Quiet by Nicole DragonBeck

For Michael, thank you for your thoroughly enthusiastic story starter, I hope you like it!

“But Winifred my dear, all that work will…” 

“Don’t call me that, I hate that name!”

She continued to tear at the pink satin ribbon tied to the ends of her pair of shoulder length blond braids.

“But Winnie can’t you…”

“No! Not Winnie either!”

A pink tangle of ribbon with a few strands of blond crumpled with a soft bounce as it hit the floor.

“But Wi…”

“AAAAAAAAAAAAAAAAAHHHHHHHHHHHHHHH!!!!!”

Miranda woke up with a start, the scream that sounded like her own voice still ringing in her ears. This was the fourth time this week that she’d had that dream, and each time it was more vivid than the last. She couldn’t ignore it anymore.

Her desk called to her, with the pen and paper that promised relief, but her bed had an equally strong pull, the warm covers willing her to stay and be seduced by their promise of comfort and sleep. But sleep would not come, she knew this, the echoes of her dream taunting and tantalizing at the same time.

Dragging her legs out was the first step. Her torso and arms followed, and somehow Miranda ended up in her chair, hunched over the desk, a pen clenched in her hand. She closed her eyes, and in the darkness, she searched out the dream.

It came in bright flashes of light and color, and sounds that no human ear had heard. Her pen flashed out, scribbles and scratches doing their best to capture what she was experiencing in her own mind.

And then the quiet came. Miranda’s hand stilled, but there was something wrong. She couldn’t put her finger on it, and her eyes moved back and forth behind her eyelids, searching for what was out of place. Usually the quiet was the end, and everything returned to normal, but this was different. This quiet was incomplete.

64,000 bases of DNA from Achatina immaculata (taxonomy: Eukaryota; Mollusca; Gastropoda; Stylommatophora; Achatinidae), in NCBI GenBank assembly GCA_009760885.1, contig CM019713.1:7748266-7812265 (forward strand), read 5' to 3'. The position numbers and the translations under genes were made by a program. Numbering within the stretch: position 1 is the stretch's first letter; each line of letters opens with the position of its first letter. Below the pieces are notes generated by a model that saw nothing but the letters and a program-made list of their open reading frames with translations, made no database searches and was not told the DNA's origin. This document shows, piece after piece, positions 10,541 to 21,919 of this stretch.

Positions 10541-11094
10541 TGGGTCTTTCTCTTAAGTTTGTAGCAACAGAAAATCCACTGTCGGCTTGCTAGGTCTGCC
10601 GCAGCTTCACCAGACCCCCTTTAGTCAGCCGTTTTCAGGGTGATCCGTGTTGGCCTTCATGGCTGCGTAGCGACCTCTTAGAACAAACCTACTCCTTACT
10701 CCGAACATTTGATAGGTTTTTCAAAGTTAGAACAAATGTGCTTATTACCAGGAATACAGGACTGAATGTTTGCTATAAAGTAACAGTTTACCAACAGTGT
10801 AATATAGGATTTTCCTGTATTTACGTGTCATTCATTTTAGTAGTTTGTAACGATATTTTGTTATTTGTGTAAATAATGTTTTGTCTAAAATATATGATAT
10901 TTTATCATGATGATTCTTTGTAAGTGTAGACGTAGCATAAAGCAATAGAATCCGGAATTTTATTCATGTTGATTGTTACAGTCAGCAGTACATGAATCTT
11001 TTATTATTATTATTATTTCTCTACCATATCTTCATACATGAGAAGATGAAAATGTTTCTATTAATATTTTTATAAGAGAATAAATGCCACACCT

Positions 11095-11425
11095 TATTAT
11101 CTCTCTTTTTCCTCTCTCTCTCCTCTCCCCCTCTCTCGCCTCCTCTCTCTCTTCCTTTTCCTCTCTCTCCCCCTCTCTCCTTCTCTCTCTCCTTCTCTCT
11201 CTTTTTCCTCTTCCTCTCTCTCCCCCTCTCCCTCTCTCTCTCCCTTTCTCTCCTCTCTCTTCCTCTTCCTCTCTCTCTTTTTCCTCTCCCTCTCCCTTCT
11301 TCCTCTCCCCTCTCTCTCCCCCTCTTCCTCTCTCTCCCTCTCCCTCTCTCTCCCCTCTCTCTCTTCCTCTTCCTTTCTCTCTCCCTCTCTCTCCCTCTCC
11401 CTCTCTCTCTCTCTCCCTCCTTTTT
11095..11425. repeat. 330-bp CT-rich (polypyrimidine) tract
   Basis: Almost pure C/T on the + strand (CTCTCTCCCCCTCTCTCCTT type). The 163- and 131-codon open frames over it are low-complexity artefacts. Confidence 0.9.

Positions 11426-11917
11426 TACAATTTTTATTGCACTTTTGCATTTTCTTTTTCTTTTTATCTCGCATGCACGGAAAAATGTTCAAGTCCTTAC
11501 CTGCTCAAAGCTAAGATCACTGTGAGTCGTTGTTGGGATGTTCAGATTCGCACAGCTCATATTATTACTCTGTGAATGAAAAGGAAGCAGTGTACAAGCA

Although she didn’t want to, Miranda opened her eyes. The bedroom was dark, and this darkness was overwhelming. She reached over and flipped on the desk lamp. The light hurt her eyes, and she shied away, holding her arm up to shield herself from the attack.

Her eyes fell on the paper, and at first she couldn’t make out what was written there. Squinting and holding the paper closer only helped a little, but word by word, Miranda made out what the cacophony had turned into in the real world. Winifred was apparently engaged to a man she didn’t want to marry, and was throwing a temper tantrum hours before she was to be wed. Her lady in waiting was pulling her hair out trying to dress her ladyship and put on her jewels.

Miranda sighed. Why did all these people come to tell her about their problems and woes? Couldn’t they just work it out themselves? If this Winifred didn’t want to marry the Count of Verdigrad, why didn’t she just say so? What was the point of disturbing Miranda’s sleep with her screaming and whining?

Silent vibrations of that screaming and whining throbbed in Miranda’s head, and she recognized the indefinable disturbance of her quiet. She waited for the rest to be emptied onto the paper, but the silence full of promise continued to burn in her mind.

Miranda sat at the desk for how long she didn’t know, and with a sinking horror, realized that she was never going to be given any peace unless she prompted the tempest. Her eyes flicked to her bed, cold now, but still inviting, and taking a deep breath, she gripped her pen tight, and probed the thrumming behind the blackness.

All of Winnifred’s woes and troubles came pouring out. Miranda had a hard time keeping up, and her handwriting got even messier. Winnifred ranted and raved, her handmaiden, cowered, pleaded, and simpered, and then, after pages of this, Winnifred finally saw the light. It was beautiful. The spoiled, naive, practically useless young woman took the first step to becoming something greater than fate had planned for her.

Winnifred fled the palace without writing a note, leaving her poor handmaiden shaking on the floor of Winnifred’s lavish chambers, imagining in terror the horrible punishment that Winnifred’s father was dish out when he found out his daughter was gone, and so was the alliance he hoped to consolidate with the neighboring land of Verdigrad and all the wealth and power it offered.

But this was Winnifred’s story, and Miranda didn’t have to worry about it any longer, as quiet returned to Miranda’s world. She dragged herself up one last time, stumbled over to the bed, and fell into the blissful embrace of the covers, and sank into the quiet.

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